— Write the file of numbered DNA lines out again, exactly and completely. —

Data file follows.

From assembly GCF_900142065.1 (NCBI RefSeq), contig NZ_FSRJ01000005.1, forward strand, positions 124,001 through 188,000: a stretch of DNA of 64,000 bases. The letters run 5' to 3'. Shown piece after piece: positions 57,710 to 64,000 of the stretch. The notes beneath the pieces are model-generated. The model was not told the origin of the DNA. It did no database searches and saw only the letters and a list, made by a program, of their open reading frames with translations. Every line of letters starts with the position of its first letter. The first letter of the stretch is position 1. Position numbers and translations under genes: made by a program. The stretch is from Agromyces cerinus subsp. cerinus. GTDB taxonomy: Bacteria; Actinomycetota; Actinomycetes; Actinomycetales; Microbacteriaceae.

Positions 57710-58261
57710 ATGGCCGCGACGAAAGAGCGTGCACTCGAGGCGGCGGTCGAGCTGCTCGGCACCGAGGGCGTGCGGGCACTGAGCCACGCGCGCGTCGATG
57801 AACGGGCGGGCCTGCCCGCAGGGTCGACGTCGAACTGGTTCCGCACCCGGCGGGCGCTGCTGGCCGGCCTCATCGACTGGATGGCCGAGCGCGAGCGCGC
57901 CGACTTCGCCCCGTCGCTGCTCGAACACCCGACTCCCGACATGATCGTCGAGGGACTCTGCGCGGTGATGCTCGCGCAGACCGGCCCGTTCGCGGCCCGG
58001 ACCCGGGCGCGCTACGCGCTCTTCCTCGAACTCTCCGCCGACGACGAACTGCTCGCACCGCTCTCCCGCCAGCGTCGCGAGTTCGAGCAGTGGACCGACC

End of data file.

From assembly GCF_900142065.1 (NCBI RefSeq), contig NZ_FSRJ01000005.1, forward strand, positions 124,001 through 188,000: a stretch of DNA of 64,000 bases. The letters run 5' to 3'. Shown piece after piece: positions 57,710 to 64,000 of the stretch. The notes beneath the pieces are model-generated. The model was not told the origin of the DNA. It did no database searches and saw only the letters and a list, made by a program, of their open reading frames with translations. Every line of letters starts with the position of its first letter. The first letter of the stretch is position 1. Position numbers and translations under genes: made by a program. The stretch is from Agromyces cerinus subsp. cerinus. GTDB taxonomy: Bacteria; Actinomycetota; Actinomycetes; Actinomycetales; Microbacteriaceae.

Positions 57710-58261
57710 ATGGCCGCGACGAAAGAGCGTGCACTCGAGGCGGCGGTCGAGCTGCTCGGCACCGAGGGCGTGCGGGCACTGAGCCACGCGCGCGTCGATG
57801 AACGGGCGGGCCTGCCCGCAGGGTCGACGTCGAACTGGTTCCGCACCCGGCGGGCGCTGCTGGCCGGCCTCATCGACTGGATGGCCGAGCGCGAGCGCGC
57901 CGACTTCGCCCCGTCGCTGCTCGAACACCCGACTCCCGACATGATCGTCGAGGGACTCTGCGCGGTGATGCTCGCGCAGACCGGCCCGTTCGCGGCCCGG
58001 ACCCGGGCGCGCTACGCGCTCTTCCTCGAACTCTCCGCCGACGACGAACTGCTCGCACCGCTCTCCCGCCAGCGTCGCGAGTTCGAGCAGTGGACCGACC